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Industrial IoT: Blog Post

Will PR Firms Survive The New Media Avalanche?

The new PR game will be played by rock star bloggers on brand new platforms and distribution channels such as Ulitzer

Last week I received an email from Lindsey Miller at Ragan Communications. I answered her questions for a story she was working on here.

The following is the full text of my reply to her on this subject.

What kinds of PR firm will survive the "fast-approaching new media avalanche"? What steps will firms have to take to ensure that they make it through?

I know a lot of PR firms that are chasing new accounts among publicly traded companies, which are seen as cash cows in the business. I also know a lot of firms whose sales teams are larger than their senior account staff which will actually get the job done. These firms have armies of new college-grad telemarketers spitting out press releases to the media.

For a while you can get away with both approaches. Once the laws, rules and regulations change, the first group of PR firms will disappear overnight as I mentioned in my original blog entry here.

The demise of the second group of firms will come from the social media freight train. PR firms need to catch up with the change.

What will the "new" PR companies look like?

The new PR companies won't be putting out press releases and won't be in the press release business. The PR firm of the future will employ professional bloggers who will use social media tools to get their message into the hands of their targeted audience. The press release business already belongs to the Stone Age. The new PR game will be played by rock star bloggers on brand new platforms and distribution channels such as Ulitzer.

If the rules change for publicly traded companies, will PR firms have more of a chance at surviving?


Why do you think social media is so damaging for PR firms? Can't it be helpful as well?

It can be very helpful indeed. But change is painful. As I mentioned in my blog prompting this conversation, the topic goes back to the saying "You can't teach an old dog new tricks." A large number of PR companies are still living in the Stone Age. Again as I said, I've had exchanges with owners of well-known PR companies who don't even know the basic mechanics of the Internet. How will these people and companies adjust to the change? They haven't a chance. If you can't see the future already, what are your chances to lead the future? None.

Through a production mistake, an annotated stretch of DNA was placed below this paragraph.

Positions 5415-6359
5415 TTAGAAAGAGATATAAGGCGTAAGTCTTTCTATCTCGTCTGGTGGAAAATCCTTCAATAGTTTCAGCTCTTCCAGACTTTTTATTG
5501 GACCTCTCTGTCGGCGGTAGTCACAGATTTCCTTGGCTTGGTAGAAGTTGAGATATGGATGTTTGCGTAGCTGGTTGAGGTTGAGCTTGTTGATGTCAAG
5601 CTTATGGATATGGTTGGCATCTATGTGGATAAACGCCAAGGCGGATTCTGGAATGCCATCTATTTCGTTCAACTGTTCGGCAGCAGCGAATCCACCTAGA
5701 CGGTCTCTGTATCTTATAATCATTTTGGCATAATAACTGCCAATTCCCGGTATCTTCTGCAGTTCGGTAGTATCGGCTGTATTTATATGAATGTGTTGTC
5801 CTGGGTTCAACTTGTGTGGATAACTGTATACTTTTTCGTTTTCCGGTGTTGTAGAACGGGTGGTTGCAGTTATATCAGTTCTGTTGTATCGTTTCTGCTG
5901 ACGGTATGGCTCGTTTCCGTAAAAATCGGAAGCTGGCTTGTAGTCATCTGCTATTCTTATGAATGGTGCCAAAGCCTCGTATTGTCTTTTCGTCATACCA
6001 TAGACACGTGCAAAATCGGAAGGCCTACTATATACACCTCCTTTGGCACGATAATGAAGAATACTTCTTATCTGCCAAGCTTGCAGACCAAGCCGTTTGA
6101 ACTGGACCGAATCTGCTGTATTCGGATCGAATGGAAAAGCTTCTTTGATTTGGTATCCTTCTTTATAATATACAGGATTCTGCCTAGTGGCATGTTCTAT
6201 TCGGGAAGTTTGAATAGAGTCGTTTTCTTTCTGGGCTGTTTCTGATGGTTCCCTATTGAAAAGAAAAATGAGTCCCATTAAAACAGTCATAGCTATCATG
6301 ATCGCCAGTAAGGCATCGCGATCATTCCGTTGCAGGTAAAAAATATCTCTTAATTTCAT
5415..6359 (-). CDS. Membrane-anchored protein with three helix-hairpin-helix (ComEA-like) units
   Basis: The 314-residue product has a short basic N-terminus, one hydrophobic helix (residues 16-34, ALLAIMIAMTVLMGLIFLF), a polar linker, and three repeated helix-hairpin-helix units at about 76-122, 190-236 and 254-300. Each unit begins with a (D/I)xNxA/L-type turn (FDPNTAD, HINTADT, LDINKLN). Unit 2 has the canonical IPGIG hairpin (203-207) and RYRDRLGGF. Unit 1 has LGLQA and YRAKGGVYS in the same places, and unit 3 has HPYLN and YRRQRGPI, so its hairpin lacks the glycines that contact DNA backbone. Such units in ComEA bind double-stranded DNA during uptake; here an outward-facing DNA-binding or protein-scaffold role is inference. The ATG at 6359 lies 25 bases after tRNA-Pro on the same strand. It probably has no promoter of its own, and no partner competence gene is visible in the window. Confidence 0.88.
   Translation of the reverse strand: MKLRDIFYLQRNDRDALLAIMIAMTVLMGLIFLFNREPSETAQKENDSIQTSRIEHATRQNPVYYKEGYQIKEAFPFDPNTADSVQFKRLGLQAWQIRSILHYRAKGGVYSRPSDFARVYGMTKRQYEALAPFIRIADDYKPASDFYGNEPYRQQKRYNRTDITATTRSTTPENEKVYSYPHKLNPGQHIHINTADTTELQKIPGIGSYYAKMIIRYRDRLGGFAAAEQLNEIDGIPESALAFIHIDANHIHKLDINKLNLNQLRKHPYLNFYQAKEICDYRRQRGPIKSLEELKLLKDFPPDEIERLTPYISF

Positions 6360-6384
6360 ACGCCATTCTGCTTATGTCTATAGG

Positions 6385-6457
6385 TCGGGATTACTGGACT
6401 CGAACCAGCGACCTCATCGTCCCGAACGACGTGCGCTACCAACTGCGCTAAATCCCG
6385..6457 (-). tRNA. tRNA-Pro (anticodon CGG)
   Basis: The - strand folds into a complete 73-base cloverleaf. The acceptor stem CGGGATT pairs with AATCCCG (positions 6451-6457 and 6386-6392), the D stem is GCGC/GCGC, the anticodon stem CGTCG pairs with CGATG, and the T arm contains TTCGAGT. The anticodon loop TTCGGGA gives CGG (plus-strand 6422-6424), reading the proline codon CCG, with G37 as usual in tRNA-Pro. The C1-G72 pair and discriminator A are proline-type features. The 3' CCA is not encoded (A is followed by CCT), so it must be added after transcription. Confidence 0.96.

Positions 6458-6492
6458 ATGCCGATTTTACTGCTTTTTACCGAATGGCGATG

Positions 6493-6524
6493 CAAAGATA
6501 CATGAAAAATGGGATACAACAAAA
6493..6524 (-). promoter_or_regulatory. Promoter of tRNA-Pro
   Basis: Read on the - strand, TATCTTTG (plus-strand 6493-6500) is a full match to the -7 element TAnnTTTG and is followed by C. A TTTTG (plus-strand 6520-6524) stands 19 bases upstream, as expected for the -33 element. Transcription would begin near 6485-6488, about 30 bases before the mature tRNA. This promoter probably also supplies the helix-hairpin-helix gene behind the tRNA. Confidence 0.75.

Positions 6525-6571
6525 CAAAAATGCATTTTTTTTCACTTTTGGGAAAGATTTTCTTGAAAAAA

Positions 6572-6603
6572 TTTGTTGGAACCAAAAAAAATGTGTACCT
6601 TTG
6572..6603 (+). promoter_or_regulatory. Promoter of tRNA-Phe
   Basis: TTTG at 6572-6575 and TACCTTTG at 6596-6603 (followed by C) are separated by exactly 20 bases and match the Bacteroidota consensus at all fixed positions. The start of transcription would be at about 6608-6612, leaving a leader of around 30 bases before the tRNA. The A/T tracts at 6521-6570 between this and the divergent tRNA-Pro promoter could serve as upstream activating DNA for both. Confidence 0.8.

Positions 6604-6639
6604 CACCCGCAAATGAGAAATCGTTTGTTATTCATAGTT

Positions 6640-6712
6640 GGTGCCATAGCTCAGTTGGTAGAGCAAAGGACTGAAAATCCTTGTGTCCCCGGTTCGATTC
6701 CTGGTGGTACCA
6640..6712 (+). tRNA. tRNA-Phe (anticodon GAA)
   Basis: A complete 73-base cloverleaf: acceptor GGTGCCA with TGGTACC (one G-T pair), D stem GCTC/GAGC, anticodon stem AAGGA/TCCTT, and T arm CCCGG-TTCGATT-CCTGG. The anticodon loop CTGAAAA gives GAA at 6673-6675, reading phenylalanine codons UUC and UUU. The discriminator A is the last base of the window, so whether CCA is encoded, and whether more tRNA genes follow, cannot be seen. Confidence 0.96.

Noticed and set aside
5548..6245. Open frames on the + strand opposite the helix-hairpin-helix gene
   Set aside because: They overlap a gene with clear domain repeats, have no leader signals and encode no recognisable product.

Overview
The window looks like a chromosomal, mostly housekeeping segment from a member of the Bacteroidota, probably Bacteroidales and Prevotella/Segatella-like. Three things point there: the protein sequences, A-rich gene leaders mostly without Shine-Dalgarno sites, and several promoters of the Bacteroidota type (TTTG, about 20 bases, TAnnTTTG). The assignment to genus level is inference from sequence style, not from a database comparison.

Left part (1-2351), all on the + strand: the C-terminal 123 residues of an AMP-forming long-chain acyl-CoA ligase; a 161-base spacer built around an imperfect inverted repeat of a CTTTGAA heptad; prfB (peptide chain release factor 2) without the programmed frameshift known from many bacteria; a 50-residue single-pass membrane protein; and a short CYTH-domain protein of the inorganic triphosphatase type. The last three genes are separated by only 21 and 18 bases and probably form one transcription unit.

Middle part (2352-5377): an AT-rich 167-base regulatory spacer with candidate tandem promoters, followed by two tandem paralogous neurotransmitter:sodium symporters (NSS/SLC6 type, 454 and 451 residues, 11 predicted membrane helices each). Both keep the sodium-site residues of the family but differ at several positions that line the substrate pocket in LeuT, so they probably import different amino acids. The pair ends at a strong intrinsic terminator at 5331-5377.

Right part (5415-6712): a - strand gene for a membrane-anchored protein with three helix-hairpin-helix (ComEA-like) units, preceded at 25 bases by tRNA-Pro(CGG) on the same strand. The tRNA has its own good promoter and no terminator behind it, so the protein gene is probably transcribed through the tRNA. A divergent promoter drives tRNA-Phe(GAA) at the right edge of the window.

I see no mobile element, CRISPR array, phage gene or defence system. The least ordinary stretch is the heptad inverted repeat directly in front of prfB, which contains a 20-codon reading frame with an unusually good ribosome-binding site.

Can you give any examples of PR firms who are doing things right already?

I don't know of any PR firm that's waving the flag of the change that we are living through. IMHO all of the existing PR companies are challenged by what's coming up. I don't think there's one company out there that's thrilled to see what's going on. They used to be kings five years ago. Will they be around in another five years? I don't know.

How do you imagine the new social media platforms that you talk about that don't exist yet will work?

Good question. Blogs are relatively new, if you consider the mass of the population. At a cocktail party less than a year ago someone I was talking to from the financial industry (a stockbroker) told me, "You know there is something called a ‘blog' and people who write blogs are called bloggers?" I said yes I know.

Job titles from the future: Steve Adubato "Politcal Analyst & CBS2 Blogger"

Today, the mass of the population knows "blogging" as their Facebook pages, and 99.99% of the blogs being written are never read by anyone except the blogger's family and friends.

This means two things. Not everyone has to write a book, sing, or blog. The ones who have something to say in their blogs will evolve into more professional platforms. The social media platforms that do not exist today will be created to serve the professional community of writers and bloggers.

When radio was invented, it was like the Internet - anyone could talk into a microphone and have their voice heard by the neighbors who owned a radio device. We'll see the consolidation of content on the Internet. The new media platforms will clean out the garbage and the noise and display useful content.